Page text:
Polling begins in four Indian states

Polling has opened for elections to four heartland states in India, including the national capital Delhi.

    Sonia Gandhi-led Congress party is expected to do well in the polls

    Around 94 million voters will cast their votes at more than 100,000 polling stations in Delhi, Rajasthan, Madhya Pradesh and Chattisgarh

    states, all of them ruled by the main opposition Congress party.

    More than 500,000 election workers backed by 400,000 police and troops are on guard as the 102,056 polling stations opened at 0230

    GMT for nine hours of voting.

    In the fray for the 590 assembly seats are 5348 candidates.

    Results are expected to be released late on Thursday along with that for the northeastern state of Mizoram, which is ruled by a regional

    party

    and voted on 20 November.

    "We have done our job and now we await the approval of the people of our work"

    Sheila Dikshit,
    Delhi Chief Minister

    Casting her vote, Delhi Chief Minister Sheila Dikshit said the Congress had turned the capital of 14 million people into a modern city.

    "We have done our job and now we await the approval of the people of our work," Dikshit said.

    The elections, though being fought on local issues like roads, power, water and jobs, are seen as a test of Prime Minister Atal Behari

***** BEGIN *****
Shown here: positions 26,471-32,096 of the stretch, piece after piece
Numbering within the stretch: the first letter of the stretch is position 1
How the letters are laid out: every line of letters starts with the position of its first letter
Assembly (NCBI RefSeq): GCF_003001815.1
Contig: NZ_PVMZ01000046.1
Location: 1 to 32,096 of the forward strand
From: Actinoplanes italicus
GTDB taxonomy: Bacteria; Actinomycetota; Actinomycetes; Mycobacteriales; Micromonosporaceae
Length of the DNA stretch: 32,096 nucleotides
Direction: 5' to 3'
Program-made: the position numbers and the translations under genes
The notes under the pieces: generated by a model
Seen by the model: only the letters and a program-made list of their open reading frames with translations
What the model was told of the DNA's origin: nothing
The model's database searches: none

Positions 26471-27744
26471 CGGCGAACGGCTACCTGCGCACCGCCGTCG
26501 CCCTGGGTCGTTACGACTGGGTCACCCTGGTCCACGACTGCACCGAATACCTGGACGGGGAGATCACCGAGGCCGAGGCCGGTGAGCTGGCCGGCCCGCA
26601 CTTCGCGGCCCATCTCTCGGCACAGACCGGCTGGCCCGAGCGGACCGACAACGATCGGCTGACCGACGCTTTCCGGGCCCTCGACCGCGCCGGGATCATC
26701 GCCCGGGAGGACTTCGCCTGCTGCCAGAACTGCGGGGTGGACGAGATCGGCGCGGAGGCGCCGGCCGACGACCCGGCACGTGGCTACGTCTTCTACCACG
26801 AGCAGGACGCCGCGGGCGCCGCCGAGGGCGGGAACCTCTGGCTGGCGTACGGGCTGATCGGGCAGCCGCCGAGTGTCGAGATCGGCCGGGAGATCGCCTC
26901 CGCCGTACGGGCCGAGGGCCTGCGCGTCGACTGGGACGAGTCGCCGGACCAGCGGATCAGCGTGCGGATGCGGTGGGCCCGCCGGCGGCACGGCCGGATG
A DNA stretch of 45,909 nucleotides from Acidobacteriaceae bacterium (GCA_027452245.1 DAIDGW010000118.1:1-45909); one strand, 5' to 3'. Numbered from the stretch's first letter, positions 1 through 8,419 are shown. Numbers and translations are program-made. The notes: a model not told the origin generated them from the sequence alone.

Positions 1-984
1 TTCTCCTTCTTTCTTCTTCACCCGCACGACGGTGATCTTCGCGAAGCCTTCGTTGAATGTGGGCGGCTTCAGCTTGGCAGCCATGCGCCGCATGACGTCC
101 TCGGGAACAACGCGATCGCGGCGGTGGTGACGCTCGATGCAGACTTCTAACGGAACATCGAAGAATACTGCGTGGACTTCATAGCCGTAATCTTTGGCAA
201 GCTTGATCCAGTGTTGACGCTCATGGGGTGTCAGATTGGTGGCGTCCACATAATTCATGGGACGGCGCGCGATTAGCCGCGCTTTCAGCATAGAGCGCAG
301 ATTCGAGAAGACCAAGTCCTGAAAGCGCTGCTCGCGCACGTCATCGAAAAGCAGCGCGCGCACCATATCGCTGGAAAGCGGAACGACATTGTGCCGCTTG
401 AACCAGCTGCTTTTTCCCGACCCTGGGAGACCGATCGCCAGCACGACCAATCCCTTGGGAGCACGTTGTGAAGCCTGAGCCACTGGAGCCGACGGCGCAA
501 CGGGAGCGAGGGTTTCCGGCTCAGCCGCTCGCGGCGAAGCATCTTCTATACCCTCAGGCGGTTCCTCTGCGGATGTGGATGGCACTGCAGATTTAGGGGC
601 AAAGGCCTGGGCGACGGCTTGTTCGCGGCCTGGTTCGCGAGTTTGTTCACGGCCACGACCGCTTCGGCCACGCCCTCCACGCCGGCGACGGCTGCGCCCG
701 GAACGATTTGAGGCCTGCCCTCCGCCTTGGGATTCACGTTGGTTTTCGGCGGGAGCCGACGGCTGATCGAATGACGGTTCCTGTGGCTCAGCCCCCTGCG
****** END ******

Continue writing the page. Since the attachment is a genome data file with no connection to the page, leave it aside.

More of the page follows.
Vajpayee's governance at the centre.

    There is widespread belief that a strong showing by Vajpayee's Bharatiya Janata Party (BJP) could lead the federal government to call

    national elections before the October 2004 deadline.

    Congress favoured

    Several surveys have predicted that the Congress will retain power in three states with the BJP likely to wrest control in Madhya Pradesh.

    "If anything, a defeat in these elections, where it's (solely) a BJP versus Congress fight, will have an adverse moral impact on Vajpayee's

    performance at the federal level," said political analyst Mahesh Rangarajan.

    "It is not a referendum as such on Vajpayee's performance in New Delhi," Rangarajan said. "The issues involved here are too local. But

    yes, if he loses badly, morally it will a beating."

    But Zoya Hassan of Jawaharlal Nehru University in New Delhi noted that the Congress was defending its record in the four states.

    "The BJP had hyped the anti-incumbency business and if the Congress wins three out of the four states it will be a vindication of Congress

    governance," she said.

    BJP confident

    The BJP heads a multi-party coalition at the federal level but has seen its power slip regionally in the last two years and currently rules

    only three of India's 28 states.

    "The BJP is very confident of winning in all the four states because these areas have suffered by the misrule of the Congress - in Delhi

    and Rajasthan for five years and in Chattisgarh and Madhya Pradesh for the last 10 years," said BJP spokesman Prakash Javadekar.
     
    The BJP has dubbed the vote "semi-finals" to next year's national elections.

    "There is little doubt that the template for the grand
    finale of 2004 will be set by the outcome in the four... states," said the Hindustan

    Times newspaper, adding the results would influence smaller parties in choosing who to ally with next year.

    SOURCE: Agencies


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